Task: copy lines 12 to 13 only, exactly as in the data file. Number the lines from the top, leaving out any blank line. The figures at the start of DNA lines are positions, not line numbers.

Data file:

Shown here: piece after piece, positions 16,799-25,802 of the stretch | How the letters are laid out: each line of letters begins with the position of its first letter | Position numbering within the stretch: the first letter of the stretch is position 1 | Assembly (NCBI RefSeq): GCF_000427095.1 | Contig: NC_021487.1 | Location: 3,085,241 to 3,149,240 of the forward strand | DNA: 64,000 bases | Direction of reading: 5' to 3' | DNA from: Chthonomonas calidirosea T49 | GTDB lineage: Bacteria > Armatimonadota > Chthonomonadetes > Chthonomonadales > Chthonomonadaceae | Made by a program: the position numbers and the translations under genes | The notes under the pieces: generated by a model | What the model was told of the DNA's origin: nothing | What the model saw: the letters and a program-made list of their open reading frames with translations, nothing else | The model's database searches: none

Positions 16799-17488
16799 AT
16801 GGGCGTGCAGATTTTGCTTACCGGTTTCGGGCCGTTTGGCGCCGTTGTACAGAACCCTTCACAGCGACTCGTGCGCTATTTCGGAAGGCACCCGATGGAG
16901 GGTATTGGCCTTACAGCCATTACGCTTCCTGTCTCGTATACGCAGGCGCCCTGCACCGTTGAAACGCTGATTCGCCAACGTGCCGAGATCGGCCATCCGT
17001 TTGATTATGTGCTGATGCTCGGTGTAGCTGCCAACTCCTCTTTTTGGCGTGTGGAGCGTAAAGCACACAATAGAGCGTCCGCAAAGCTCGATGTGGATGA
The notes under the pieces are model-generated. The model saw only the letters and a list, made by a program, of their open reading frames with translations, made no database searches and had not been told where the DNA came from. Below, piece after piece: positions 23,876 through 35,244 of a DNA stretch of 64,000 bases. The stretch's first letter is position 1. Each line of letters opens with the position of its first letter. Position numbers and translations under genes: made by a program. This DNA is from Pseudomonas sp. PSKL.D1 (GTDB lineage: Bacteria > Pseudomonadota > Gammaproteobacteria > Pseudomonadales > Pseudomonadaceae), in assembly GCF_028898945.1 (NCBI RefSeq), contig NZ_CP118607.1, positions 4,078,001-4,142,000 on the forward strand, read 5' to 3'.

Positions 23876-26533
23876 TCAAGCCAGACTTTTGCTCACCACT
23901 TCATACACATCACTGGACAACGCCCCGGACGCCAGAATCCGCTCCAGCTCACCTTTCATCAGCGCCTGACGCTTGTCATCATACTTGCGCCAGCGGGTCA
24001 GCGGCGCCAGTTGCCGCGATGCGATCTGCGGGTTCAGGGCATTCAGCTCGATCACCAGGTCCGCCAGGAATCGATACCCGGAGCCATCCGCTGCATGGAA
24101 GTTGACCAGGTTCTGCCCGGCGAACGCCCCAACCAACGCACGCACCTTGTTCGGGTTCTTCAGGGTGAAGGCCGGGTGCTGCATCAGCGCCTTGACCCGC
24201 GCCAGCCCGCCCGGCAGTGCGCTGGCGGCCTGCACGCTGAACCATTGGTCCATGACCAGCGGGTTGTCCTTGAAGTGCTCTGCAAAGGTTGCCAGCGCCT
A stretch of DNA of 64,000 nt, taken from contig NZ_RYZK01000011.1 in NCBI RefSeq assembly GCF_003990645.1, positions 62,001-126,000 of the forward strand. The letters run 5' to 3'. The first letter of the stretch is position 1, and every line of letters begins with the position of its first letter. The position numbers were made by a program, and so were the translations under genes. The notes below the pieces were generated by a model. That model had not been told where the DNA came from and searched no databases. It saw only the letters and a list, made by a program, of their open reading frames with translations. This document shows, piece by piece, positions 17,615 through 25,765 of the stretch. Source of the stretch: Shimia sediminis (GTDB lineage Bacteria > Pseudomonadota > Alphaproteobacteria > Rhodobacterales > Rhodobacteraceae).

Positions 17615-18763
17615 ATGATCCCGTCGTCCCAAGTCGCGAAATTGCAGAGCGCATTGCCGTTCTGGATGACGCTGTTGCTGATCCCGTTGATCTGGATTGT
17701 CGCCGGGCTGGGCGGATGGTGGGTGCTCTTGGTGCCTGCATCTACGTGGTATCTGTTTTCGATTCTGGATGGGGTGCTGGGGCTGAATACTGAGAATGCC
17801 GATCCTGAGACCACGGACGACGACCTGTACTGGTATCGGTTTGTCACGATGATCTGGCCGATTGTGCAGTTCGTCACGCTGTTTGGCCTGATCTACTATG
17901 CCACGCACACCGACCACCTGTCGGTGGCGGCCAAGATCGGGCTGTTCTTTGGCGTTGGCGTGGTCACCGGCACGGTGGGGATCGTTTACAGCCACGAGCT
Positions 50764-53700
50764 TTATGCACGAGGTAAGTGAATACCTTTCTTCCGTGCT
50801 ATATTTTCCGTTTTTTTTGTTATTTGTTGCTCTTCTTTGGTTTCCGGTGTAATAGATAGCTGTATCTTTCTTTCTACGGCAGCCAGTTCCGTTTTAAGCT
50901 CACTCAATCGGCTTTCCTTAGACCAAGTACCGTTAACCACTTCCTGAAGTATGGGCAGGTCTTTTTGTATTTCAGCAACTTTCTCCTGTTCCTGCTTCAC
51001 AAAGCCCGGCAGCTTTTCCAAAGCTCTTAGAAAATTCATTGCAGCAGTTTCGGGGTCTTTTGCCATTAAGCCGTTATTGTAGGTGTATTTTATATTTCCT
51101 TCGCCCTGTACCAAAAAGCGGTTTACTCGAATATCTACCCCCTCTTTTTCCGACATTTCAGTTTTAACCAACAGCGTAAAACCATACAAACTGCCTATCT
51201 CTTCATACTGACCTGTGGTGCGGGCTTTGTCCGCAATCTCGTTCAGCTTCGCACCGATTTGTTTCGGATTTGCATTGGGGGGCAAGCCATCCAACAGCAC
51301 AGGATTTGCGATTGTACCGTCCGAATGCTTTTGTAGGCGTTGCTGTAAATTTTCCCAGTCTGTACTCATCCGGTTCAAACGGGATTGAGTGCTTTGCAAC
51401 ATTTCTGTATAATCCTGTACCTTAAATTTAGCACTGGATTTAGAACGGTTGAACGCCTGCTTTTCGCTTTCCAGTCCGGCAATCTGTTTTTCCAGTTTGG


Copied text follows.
24101 GTTGACCAGGTTCTGCCCGGCGAACGCCCCAACCAACGCACGCACCTTGTTCGGGTTCTTCAGGGTGAAGGCCGGGTGCTGCATCAGCGCCTTGACCCGC
24201 GCCAGCCCGCCCGGCAGTGCGCTGGCGGCCTGCACGCTGAACCATTGGTCCATGACCAGCGGGTTGTCCTTGAAGTGCTCTGCAAAGGTTGCCAGCGCCT